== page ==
A few months ago, I wrote a post on Agile Journal about how startup company product owners are crucial in driving collaboration within and outside the product teams, thereby influencing the organizational culture  to create innovative products. This article takes a contrasting view by highlighting the plight of product owners in large- and medium-size organizations. While product owners in startups (or startup-like organizations) have more leadership power and influence, those in medium and large organizations spend a lot of unnecessary time and effort maneuvering the internal politics in order to implement their ideas. The existing organizational culture, politics, and business model all contribute to this conundrum.
According to Clayton Christensen, Harvard Professor and author of The Innovator's Dilemma, there are three factors that determine what a company can or cannot do :
- Resources (people, machine, designs, products, technologies, etc.)
- Processes (decision protocols, business processes, levels of permissions, patterns of interaction across business units, etc.) used by its people to convert resources to business goals
- Values (a direct by-product of organizational culture) used by its people to decide on priorities and goals
The capabilities defined by these three factors consistently return results year after year as long as the organization is working in the same domain and confronting similar challenges. However, if the organization wants to explore new horizons and bring innovative products and services to market—or create new markets—then these very organizational capabilities become constraints. There are two different cases where product owners with abundant resources, working in relatively large and stable organizations, are struggling to produce new market-defining products due to a combination of people, processes, and values that brought prior successes to their organizations. Product owners in most medium and large companies are not in a leadership position where they have the organizational positional power to affect overall culture and develop innovative products that create new markets or ecosystems.
Case 1: A Very Large Multinational Financial Organization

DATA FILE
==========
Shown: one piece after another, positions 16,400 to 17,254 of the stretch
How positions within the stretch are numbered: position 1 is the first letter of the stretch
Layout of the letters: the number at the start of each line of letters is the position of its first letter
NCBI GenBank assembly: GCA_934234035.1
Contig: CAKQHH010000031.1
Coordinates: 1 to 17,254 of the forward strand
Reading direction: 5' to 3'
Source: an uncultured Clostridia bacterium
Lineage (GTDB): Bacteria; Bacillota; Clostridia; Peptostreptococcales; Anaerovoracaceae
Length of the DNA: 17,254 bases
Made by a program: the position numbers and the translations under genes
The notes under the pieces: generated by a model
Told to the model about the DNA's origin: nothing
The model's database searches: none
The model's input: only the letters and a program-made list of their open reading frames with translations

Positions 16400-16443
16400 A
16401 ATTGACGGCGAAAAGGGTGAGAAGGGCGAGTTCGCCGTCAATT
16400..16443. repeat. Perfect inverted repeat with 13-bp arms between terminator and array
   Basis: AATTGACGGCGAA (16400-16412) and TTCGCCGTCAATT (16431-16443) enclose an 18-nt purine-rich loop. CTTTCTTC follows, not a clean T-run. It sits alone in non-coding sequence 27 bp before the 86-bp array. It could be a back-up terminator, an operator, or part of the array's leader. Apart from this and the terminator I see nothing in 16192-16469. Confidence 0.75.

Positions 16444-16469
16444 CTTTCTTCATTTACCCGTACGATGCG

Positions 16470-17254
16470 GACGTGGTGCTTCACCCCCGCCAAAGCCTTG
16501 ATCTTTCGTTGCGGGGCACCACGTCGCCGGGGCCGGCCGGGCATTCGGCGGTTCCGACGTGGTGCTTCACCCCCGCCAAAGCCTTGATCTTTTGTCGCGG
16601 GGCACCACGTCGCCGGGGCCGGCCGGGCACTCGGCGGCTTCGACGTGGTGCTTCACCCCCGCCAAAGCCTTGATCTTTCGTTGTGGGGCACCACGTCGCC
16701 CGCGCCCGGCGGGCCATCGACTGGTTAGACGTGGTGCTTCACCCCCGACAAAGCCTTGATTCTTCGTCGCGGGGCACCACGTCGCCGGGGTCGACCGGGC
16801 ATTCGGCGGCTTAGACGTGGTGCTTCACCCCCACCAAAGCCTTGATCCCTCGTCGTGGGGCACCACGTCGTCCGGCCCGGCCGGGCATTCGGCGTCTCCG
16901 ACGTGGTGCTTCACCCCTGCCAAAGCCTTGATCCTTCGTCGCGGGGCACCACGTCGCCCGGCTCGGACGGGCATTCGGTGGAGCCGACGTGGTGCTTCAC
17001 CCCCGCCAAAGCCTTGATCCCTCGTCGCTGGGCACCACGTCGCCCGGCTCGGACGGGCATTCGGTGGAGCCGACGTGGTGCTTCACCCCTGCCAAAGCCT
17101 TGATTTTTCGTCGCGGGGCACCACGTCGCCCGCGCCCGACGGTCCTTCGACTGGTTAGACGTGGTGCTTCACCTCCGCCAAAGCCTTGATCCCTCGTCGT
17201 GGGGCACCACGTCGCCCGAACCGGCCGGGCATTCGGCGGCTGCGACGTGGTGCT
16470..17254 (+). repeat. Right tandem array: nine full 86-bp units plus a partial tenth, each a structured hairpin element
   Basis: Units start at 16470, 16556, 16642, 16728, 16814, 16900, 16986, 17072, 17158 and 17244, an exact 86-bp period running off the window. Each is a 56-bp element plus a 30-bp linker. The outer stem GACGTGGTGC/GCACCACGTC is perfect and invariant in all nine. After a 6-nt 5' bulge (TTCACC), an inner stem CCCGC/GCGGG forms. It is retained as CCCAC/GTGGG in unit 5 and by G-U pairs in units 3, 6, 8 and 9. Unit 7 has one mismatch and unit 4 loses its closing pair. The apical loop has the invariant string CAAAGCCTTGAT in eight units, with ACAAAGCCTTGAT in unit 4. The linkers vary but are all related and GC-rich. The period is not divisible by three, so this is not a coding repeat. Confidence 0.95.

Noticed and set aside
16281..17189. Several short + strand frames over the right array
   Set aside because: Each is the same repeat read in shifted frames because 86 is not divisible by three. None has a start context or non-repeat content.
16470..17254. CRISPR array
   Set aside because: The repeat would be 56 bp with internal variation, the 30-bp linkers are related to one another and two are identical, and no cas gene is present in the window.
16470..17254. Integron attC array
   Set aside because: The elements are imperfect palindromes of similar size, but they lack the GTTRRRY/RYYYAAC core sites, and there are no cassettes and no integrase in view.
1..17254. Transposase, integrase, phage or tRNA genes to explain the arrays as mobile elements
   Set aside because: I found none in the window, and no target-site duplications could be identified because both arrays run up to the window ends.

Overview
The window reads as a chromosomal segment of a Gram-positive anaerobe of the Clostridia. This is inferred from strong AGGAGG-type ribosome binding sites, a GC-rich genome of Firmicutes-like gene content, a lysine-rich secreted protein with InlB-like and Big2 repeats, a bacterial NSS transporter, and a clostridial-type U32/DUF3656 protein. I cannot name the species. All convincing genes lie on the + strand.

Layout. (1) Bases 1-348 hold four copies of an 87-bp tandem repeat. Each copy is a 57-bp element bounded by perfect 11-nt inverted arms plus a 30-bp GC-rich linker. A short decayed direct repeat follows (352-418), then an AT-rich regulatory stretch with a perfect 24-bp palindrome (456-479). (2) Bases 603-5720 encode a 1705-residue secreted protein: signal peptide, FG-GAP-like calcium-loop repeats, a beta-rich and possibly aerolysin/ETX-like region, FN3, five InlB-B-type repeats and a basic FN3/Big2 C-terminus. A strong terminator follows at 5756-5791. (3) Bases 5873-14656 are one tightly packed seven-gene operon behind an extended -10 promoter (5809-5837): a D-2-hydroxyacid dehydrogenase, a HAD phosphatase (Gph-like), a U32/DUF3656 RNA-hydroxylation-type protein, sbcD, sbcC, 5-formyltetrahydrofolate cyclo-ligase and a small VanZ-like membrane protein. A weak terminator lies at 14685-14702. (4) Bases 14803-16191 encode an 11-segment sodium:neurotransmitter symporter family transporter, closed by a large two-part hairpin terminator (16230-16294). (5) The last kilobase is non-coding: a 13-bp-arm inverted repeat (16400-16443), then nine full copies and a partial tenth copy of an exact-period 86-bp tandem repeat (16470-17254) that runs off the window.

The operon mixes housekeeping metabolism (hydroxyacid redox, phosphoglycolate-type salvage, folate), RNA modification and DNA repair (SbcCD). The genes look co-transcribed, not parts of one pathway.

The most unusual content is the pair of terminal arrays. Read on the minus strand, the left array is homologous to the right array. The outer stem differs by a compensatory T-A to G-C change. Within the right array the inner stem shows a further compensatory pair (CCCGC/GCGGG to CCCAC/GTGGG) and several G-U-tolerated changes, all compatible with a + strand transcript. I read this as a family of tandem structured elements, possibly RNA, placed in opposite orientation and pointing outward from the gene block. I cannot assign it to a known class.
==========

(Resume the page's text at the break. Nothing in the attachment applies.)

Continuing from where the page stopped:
I recently worked with the digital marketing division of a large financial company that wanted to create a rich-media-driven, Web 2.0-enabled website to reach out to its customers. It took the company ten months and almost a million dollars before it launched the first version of its website, which apparently didn't even satisfy the basic usability goals. The firm has large marketing budgets, well-trained project managers, and good intentions on the part of the product owners. What went wrong?
While the product owner team from the marketing division had good intentions for the product and worked hard to prepare a roadmap, the same team had no power to influence key factors needed to define, design, build, and test the product. The tools used for the product definition, development, and testing were not appropriate for the product development work, and the people identified to do the work didn't have the right set of skills. The technology set and team had been "chosen" for the product group by the different business units who look after technology and staffing. These peripheral yet key supporting business units were measured and incentivized on a set of parameters (utilization of the resources including available staff) different from the product owner team (time to market for innovative products). Thus, the assignment of people and other resources to define, design, build, and test the product were not in tandem with the optimum skill set and experience required to get the product quickly to the market.
Previously, the supporting key business units only tackled minor enhancement requests from the product management team for the existing systems. As long as there were only business-as-usual requests, allocating technology teams based on availability rather than skill and experience worked out well. And this process of allocation with the goal to keep all the available staff utilized all the time seemed to be the right thing to do. With competing organizations reaching out with better marketing tools, the product management division performed innovative and quick experiments (that needed specific skills and experience) to find out what worked and what didn't. And everyone soon found out that the supporting divisions were not geared to provide appropriate talent and leadership to execute on that request. In this case, the product owner never foresaw overcoming the hubris of organizational gridlock in order to build and launch a new product on time.
This is true for most large organizations that rely on existing sets of processes and values to define any work they do. These processes that have yielded prior success with business as usual hinder the product managers from executing on innovative new products. Product owners in such organizations cannot behave as empowered leaders but end up as victims of the existing organizational culture and processes. Product owners are at the mercy of the choices that have been made by the existing organizational practices primarily because they do not have the requisite organization positional power. This is in sharp contrast to the concept of "product-centric" teams suggested by Forrester,  where the focus of the supporting teams is more to cope with the rapid pace of change in the marketplace and produce innovative products in true partnership with the product owners.
Case II: Google, Inc.